Nobody around the office will take my bet that Katharine McPhee -- and probably "Smash" co-star Megan Hilty -- will sing at the NBC upfront presentation next week, which happens to coincide with the show's season finale.
Nor should they. When you have a couple of key assets on an otherwise under-valued property, you'd be foolish not to leverage them.
Still, having now seen the last two installments airing May 7 and 14, I have less desire to pile on the "Smash" bashing than lament where the musical serial went wrong, and gaze into its not-very-hard-to-predict future.
NBC renewed the show, despite the departure of creator Teresa Rebeck, almost because it had to. After having invested so much psychic energy in the series -- and built its entire season around bringing back "The Voice" and premiering "Smash" using the Super Bowl as a launch pad -- the network had little choice but to give the program a second chance. Besides, there's that upfront presentation to consider.
What comes next, however, is pretty clear. The network will either air the show with "The Voice" -- again giving it a lead-in, and praying for a second bite at the apple -- or see if it can stand on its own wobbly legs. If the network has a new drama with serious potential, that will certainly create pressure to use the singing competition to help get it going.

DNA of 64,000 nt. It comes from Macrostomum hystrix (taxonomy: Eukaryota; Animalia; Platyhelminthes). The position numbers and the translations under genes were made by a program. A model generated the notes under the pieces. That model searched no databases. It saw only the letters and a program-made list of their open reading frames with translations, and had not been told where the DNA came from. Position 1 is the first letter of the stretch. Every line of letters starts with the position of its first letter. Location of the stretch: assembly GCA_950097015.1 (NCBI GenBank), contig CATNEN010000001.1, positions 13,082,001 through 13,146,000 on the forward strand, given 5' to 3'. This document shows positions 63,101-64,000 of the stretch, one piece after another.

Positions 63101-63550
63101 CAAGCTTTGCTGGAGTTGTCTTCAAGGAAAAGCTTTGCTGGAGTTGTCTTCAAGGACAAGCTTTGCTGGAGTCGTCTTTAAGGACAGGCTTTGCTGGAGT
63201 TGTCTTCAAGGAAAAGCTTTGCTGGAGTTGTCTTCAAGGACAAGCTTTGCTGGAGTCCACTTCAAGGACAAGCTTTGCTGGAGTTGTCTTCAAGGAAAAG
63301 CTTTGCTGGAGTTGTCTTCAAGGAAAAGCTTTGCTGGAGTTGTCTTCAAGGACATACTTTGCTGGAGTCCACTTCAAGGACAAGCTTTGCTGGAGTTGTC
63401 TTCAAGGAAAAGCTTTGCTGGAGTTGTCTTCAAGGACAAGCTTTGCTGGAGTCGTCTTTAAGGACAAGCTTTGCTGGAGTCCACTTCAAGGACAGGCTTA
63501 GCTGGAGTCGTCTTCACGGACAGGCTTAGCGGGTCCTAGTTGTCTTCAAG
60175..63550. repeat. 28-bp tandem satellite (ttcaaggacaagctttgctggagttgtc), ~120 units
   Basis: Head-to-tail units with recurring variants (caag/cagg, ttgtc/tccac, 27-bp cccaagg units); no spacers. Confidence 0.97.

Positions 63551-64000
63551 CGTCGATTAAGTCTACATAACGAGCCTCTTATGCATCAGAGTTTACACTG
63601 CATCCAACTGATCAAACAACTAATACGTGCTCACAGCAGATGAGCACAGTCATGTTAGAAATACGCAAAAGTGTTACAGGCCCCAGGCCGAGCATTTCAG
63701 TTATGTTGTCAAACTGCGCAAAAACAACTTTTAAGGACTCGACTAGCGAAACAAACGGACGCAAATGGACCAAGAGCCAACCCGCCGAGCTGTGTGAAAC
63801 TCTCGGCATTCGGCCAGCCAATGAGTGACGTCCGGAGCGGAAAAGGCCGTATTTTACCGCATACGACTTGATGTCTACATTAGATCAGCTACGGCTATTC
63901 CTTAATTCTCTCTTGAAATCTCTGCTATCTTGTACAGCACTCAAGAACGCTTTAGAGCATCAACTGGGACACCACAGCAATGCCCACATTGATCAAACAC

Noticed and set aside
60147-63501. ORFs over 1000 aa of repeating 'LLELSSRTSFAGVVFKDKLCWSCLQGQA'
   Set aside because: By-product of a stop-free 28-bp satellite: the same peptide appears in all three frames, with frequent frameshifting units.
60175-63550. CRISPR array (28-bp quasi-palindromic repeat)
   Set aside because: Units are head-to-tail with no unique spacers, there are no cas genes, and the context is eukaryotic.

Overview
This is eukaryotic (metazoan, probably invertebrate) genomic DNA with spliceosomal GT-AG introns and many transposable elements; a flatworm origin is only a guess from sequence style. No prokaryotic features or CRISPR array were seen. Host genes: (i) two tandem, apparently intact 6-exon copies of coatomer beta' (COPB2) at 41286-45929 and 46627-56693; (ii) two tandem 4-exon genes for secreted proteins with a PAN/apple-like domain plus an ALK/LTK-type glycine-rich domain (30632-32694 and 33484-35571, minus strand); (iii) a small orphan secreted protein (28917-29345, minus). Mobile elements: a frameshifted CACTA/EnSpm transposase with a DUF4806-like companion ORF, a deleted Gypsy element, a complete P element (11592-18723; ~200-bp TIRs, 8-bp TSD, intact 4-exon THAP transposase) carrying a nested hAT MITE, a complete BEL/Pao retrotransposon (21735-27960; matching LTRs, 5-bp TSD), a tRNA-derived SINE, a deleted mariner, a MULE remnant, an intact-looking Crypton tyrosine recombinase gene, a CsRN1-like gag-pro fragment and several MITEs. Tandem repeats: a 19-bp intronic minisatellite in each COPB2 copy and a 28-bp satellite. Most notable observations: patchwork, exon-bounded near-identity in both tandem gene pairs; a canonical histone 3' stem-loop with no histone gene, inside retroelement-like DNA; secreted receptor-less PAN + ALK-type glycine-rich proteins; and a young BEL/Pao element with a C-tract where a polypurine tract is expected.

Whatever the scheduling, if "Smash" is going to have any chance at all, there's going to need to be a significant purge, shaking loose some of the more teeth-gnashing characters and subplots. In fact, if ever a series were ripe for the stunt FX's "American Horror Story" is pulling -- essentially keeping the title and a few actors, but discarding the rest and hitting the reset button -- this one is it. (Given the boxoffice for "The Avengers," how about "Hulk Smash?")
All told, it's a shame. An ambitious program that started with such promise very quickly began spinning off the rails, and never recovered creatively. And while the renewal likely amounts to flushing more money down the drain, having come this far, it's understandable why NBC would at the very least save face by rolling the dice one more time.
So enjoy NBC's upfront presentation. Because that might very well be the last show-stopper "Smash" delivers, until the show, finally, stops, and the curtain comes down.